• WINFA receives an additional Fairtrade premium of US$1.75 per box to be invested in agreed business, social and environmental projects.
  • WINFA plans to increase its presence in Fairtrade markets. It is currently negotiating with FLO to be registered as a supplier of new Fairtrade tropical fresh produce such as mangoes, limes and passion fruit.

Fairtrade Bananas

The first consignment of Fairtrade bananas from the Windward Islands arrived in the UK in July 2000. The following year WINFA shipped 4,734 tonnes to the UK and by the end of 2002 was shipping 90 tonnes each week. A small amount is also destined for the Republic of Ireland.

By June 2003, weekly volumes of Fairtrade labelled bananas from the four Windward Islands had increased to around 250 tonnes (13,000 tonnes a year):
Dominica - 7,500 boxes
St Lucia - 3,300
St Vincent - 3,000
Grenada - 150 (fortnightly)
This represents around 20% of the total 68,000 tonnes of bananas exported by the four islands.

Internationally, bananas account for 60% of all Fairtrade product sales by volume. 29,000 tonnes of Fairtrade bananas were shipped to 12 FLO member countries in 2003, produced in Colombia, Costa Rica, Dominican Republic, Ecuador, and Ghana, as well as the Windward Islands.

Fairtrade Premium

The premium of US$1.75 per box is divided as follows:
US$1.00 for social, environmental and business development
US$0.75 for implementation of Fairtrade criteria and business support.

The first project completed in all Fairtrade Groups was the purchase of ‘weed-eaters', trimmers to help farmers control weeds and protect the environment with minimal use of herbicides.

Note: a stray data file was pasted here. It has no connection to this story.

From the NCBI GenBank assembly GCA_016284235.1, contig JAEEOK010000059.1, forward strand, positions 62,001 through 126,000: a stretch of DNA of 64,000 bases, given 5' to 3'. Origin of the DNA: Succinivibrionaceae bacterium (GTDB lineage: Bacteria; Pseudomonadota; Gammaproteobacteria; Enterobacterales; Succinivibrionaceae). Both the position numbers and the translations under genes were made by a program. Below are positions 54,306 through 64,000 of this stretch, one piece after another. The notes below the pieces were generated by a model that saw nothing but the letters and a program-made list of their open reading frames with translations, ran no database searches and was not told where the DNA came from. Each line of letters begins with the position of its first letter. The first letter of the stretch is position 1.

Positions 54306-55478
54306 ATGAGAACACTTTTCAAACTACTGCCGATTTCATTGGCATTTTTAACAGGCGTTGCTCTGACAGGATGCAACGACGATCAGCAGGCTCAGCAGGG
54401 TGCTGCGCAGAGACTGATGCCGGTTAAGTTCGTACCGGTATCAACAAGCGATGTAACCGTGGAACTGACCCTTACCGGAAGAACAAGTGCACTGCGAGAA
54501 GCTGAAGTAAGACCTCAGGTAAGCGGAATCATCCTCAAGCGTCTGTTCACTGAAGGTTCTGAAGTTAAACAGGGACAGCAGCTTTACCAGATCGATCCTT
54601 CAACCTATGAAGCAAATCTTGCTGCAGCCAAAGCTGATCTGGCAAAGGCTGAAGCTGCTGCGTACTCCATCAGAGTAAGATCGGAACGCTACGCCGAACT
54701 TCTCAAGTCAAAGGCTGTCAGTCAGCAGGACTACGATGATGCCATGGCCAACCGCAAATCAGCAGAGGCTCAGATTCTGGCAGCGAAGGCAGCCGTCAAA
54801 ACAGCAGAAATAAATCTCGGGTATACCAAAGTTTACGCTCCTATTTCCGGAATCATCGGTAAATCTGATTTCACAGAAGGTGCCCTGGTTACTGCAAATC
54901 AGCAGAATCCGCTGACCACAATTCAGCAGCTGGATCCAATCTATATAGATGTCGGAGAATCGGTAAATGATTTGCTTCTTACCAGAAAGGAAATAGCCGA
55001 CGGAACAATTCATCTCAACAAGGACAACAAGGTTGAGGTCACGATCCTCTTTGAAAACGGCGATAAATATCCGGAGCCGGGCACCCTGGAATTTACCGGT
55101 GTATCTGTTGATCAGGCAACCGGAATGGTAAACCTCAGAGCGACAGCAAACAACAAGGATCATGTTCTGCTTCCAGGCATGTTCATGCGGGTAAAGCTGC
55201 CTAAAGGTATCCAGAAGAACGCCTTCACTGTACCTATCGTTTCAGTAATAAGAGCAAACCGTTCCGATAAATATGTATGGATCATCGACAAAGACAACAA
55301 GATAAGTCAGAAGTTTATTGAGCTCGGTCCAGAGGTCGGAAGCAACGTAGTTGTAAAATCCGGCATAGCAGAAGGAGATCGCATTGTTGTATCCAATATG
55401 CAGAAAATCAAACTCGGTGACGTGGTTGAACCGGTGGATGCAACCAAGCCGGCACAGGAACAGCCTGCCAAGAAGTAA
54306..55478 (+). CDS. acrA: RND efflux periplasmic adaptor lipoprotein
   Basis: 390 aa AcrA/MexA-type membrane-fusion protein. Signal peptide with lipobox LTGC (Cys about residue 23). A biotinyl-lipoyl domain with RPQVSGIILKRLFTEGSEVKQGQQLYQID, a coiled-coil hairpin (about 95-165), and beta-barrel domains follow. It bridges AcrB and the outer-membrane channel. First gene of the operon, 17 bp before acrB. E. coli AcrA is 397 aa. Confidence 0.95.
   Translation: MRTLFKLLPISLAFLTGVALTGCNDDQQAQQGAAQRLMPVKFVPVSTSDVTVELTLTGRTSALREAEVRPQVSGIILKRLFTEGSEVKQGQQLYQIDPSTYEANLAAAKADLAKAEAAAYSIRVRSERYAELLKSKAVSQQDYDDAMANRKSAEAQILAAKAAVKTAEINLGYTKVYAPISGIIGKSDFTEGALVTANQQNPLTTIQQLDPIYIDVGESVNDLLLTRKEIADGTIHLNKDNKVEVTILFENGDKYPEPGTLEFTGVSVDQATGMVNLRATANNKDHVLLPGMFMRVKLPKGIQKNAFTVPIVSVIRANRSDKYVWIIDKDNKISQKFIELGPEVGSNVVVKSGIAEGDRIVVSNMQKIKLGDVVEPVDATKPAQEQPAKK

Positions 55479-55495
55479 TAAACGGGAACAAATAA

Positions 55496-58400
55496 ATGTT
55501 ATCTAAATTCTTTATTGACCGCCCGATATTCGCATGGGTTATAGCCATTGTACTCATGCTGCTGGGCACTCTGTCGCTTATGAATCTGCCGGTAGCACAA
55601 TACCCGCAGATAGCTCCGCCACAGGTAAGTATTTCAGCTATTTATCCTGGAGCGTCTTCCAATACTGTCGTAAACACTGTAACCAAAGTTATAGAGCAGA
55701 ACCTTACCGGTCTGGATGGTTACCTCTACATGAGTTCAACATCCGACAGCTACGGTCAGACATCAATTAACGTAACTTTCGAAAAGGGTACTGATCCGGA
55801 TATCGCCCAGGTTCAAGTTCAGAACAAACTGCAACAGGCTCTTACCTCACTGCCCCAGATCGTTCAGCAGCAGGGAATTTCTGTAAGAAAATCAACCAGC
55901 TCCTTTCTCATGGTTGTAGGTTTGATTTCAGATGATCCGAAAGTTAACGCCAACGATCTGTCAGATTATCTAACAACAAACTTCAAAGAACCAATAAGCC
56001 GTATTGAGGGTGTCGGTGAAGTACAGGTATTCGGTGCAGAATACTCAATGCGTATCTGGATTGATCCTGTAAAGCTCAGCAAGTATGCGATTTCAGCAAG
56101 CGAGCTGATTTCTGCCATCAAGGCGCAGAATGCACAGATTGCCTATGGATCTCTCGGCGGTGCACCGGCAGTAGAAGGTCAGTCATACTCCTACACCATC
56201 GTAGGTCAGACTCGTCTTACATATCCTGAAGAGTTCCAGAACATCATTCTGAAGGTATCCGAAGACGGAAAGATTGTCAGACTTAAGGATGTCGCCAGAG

The packing shed improvement scheme ensures clean, dry, hygienic sheds to protect the bananas and ensure compliance with supermarket quality standards.

A revolving loan scheme fund enables farmers to borrow money to invest in their farms, with repayments being made through banana sales.

During 2003, farmers will receive financial support from the premium fund to improve environmental standards by constructing pit toilets on farms and incinerators to dispose of harmful plastic waste more efficiently. The establishment of planted buffer zones will prevent chemical run-off contaminating water courses. This requires an initial investment but will give farmers additional income in the long term because they will plant fruit trees such as mangoes, citrus and coconuts which can be included in the Fairtrade initiative. The farmers will be supported with plants for the buffer zones.

In Dominica and St. Vincent money was paid directly to farmers to support the implementation of Fairtrade standards. Fairtrade farmers have additional labour costs due to different farm practices. In St. Vincent EC$0.80 per box and EC$0.65 in Dominica have been paid directly to farmers.

In addition to direct support of farmers and their farms, a range of social projects has been approved and established:

Dominica:

  • Support of primary school in Castle Bruce with purchase of chairs and tables that enable the school to run to capacity.
  • Computers for primary schools in Calibishie and Carib Territory.
  • Bus shelter in Calibishie.


St. Vincent:

  • Chairs have been purchased for some Fairtrade Groups whose members previously had to stand during meetings. They are also used for other meetings and community events.